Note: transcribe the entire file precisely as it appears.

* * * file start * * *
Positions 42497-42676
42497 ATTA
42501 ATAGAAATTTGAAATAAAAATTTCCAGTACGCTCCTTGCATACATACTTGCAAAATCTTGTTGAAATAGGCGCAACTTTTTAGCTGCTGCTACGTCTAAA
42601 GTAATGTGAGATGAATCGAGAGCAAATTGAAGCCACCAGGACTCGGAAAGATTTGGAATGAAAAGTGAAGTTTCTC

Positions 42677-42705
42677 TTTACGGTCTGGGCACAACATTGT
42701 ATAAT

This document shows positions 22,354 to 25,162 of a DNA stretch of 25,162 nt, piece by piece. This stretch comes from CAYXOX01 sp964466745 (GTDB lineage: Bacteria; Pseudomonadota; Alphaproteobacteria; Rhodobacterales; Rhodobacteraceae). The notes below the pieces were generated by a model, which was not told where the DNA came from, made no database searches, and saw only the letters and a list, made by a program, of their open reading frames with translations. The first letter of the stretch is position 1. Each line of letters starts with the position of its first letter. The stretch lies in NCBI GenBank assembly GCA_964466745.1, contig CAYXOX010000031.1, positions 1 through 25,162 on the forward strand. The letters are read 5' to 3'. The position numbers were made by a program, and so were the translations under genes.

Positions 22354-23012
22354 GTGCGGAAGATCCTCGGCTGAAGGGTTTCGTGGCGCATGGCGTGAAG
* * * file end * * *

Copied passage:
Positions 42497-42676
42497 ATTA
42501 ATAGAAATTTGAAATAAAAATTTCCAGTACGCTCCTTGCATACATACTTGCAAAATCTTGTTGAAATAGGCGCAACTTTTTAGCTGCTGCTACGTCTAAA
42601 GTAATGTGAGATGAATCGAGAGCAAATTGAAGCCACCAGGACTCGGAAAGATTTGGAATGAAAAGTGAAGTTTCTC

Positions 42677-42705
42677 TTTACGGTCTGGGCACAACATTGT
42701 ATAAT

This document shows positions 22,354 to 25,162 of a DNA stretch of 25,162 nt, piece by piece. This stretch comes from CAYXOX01 sp964466745 (GTDB lineage: Bacteria; Pseudomonadota; Alphaproteobacteria; Rhodobacterales; Rhodobacteraceae). The notes below the pieces were generated by a model, which was not told where the DNA came from, made no database searches, and saw only the letters and a list, made by a program, of their open reading frames with translations. The first letter of the stretch is position 1. Each line of letters starts with the position of its first letter. The stretch lies in NCBI GenBank assembly GCA_964466745.1, contig CAYXOX010000031.1, positions 1 through 25,162 on the forward strand. The letters are read 5' to 3'. The position numbers were made by a program, and so were the translations under genes.

Positions 22354-23012
22354 GTGCGGAAGATCCTCGGCTGAAGGGTTTCGTGGCGCATGGCGTGAAG